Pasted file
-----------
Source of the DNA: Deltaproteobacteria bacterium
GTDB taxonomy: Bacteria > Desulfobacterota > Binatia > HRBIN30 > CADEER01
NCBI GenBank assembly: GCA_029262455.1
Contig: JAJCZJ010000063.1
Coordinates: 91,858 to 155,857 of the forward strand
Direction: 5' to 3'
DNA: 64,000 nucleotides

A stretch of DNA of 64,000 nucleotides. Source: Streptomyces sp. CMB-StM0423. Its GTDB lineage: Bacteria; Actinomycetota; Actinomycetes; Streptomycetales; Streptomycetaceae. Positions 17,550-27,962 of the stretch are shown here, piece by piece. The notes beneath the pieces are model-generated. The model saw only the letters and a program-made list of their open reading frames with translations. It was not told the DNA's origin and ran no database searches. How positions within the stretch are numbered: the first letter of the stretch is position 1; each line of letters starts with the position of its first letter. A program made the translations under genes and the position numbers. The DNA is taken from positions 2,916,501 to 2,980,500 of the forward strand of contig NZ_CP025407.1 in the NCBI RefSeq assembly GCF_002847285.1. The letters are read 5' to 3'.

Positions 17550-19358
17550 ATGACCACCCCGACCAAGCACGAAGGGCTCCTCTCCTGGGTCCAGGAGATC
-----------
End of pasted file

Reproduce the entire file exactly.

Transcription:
Source of the DNA: Deltaproteobacteria bacterium
GTDB taxonomy: Bacteria > Desulfobacterota > Binatia > HRBIN30 > CADEER01
NCBI GenBank assembly: GCA_029262455.1
Contig: JAJCZJ010000063.1
Coordinates: 91,858 to 155,857 of the forward strand
Direction: 5' to 3'
DNA: 64,000 nucleotides

A stretch of DNA of 64,000 nucleotides. Source: Streptomyces sp. CMB-StM0423. Its GTDB lineage: Bacteria; Actinomycetota; Actinomycetes; Streptomycetales; Streptomycetaceae. Positions 17,550-27,962 of the stretch are shown here, piece by piece. The notes beneath the pieces are model-generated. The model saw only the letters and a program-made list of their open reading frames with translations. It was not told the DNA's origin and ran no database searches. How positions within the stretch are numbered: the first letter of the stretch is position 1; each line of letters starts with the position of its first letter. A program made the translations under genes and the position numbers. The DNA is taken from positions 2,916,501 to 2,980,500 of the forward strand of contig NZ_CP025407.1 in the NCBI RefSeq assembly GCF_002847285.1. The letters are read 5' to 3'.

Positions 17550-19358
17550 ATGACCACCCCGACCAAGCACGAAGGGCTCCTCTCCTGGGTCCAGGAGATC